If you are someone who stays in an area where mobile network services get suspended by the government (over non-violent protests and fear of an uprising) or natural calamity hits rather frequently, then Bridgefy is an app you should not miss out on.
Bridgefy is a mobile app that lets you communicate with others without the need for an Internet connection. As for how it works, the app creates a peer-to-peer Bluetooth mesh network on your phone eliminating the need for mobile data services. The app directly connects with other devices within its range to make communication possible.
There are 3 modes in which the app functions – One-To-One, One-To-One Long Distance, and Broadcast mode. First up, the “one-to-one mode” lets you send messages between devices located within 330 feet (100 meters). It could come in handy to communicate a message to your neighbor during a disaster or help connect friends in a huge gathering.
In one-to-one long-distance mode, this range could potentially increase based on the number of devices present in between the sender and receiver, thanks to the app’s multi-hop capability. This feature sets Bridgefy apart from traditional mobile networks as more people use Bridgefy, the wider the network and range of the app become, unlike mobile networks where an increase in the number of users causes network congestion. You can see the range expands to 1,320 feet if five users are using the app at the location.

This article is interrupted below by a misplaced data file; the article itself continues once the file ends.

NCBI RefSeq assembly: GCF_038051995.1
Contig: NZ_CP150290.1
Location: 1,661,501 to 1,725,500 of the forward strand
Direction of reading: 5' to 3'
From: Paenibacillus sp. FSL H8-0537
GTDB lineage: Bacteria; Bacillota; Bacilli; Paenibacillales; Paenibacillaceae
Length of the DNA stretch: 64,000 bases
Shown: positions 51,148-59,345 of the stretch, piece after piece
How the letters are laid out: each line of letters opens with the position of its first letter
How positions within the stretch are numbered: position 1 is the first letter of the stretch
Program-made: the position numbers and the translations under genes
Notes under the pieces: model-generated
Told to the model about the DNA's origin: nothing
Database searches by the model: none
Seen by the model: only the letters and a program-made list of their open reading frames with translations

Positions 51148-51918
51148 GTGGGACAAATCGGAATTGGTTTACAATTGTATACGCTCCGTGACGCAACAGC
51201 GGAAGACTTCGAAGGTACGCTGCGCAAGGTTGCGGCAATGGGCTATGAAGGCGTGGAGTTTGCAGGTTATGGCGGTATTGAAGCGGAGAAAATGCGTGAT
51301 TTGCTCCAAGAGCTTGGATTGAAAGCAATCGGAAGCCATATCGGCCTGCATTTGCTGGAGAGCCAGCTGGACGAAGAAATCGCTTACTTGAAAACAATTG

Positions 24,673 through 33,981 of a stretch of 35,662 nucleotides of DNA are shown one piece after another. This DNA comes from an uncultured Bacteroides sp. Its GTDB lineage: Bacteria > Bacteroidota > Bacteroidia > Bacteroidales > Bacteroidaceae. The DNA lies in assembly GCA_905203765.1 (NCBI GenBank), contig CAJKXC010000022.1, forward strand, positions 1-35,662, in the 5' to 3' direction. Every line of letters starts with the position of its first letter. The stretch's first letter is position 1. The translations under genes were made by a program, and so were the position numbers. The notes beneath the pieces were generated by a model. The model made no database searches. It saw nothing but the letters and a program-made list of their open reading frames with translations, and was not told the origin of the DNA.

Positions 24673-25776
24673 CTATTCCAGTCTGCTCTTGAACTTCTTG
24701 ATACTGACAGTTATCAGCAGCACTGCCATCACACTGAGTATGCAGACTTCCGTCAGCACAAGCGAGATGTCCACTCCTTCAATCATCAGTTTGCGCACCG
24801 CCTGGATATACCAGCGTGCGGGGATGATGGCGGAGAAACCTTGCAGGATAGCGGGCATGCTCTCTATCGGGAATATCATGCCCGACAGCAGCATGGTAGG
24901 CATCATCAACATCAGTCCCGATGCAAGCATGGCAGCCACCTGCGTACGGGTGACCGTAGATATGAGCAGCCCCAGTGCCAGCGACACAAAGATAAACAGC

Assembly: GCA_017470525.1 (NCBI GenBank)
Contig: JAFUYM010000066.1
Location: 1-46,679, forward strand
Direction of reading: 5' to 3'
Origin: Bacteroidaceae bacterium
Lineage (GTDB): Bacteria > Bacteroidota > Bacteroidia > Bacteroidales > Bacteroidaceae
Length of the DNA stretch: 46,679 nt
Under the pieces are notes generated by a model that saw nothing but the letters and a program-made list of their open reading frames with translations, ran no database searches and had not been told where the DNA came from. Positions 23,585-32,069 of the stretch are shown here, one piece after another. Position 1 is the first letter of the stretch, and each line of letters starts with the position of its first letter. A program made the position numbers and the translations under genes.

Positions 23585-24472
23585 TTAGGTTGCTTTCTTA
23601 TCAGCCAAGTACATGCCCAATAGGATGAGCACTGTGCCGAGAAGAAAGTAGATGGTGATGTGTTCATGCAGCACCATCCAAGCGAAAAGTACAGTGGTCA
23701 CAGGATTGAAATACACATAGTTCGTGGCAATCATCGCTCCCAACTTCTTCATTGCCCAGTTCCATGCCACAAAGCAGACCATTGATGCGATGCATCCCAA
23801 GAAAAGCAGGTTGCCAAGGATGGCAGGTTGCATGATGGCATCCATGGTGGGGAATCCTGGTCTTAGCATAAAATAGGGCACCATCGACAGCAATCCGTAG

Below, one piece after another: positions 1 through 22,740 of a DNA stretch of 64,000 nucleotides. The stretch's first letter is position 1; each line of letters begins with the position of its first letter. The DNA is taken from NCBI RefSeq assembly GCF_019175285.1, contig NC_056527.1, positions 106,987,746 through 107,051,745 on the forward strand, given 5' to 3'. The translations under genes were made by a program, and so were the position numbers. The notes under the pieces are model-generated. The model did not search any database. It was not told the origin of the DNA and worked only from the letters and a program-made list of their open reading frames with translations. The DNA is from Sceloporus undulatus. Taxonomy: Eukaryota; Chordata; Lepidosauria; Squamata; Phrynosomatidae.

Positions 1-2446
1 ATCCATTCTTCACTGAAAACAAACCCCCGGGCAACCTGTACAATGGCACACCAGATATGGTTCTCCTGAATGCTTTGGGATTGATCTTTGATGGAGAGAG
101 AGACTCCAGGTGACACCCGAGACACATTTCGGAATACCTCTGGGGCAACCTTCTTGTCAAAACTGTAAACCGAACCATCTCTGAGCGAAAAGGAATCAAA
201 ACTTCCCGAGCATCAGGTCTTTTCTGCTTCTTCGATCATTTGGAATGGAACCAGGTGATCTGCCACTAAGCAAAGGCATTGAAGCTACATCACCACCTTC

Finally, we have the Broadcast mode that allows you to send messages to anyone around you even if the recipient is not in your contact list. This feature works best to quickly communicate a piece of information to people around you – say in a protest or music concert.
It is worth noting that the app requires an active internet connection the first time you install it and setup Bridgefy on your phone. This is a one-time process and you will not need the internet to use the app henceforth. As you can see in the screenshot below, the app has a really simple UI and the setup process was a piece of cake. You could now easily write to your contacts if they have the app installed or broadcast messages to see whether anyone would reply back.
Now, if the app’s name sounds familiar, that may be because this is the same messaging app used by Hong Kong protestors to evade internet censorship imposed by China. And it has now started to gain popularity in India. It will make it possible for CAA (Citizenship Amendment Act) protestors to communicate with each other even when there’s an Internet shutdown – as was the case in some parts of New Delhi. All of the protestors are recommending Bridgefy on social media to keep communication channels open.
So, check out the app from the link below and let us know if you found this helpful in the comments section below.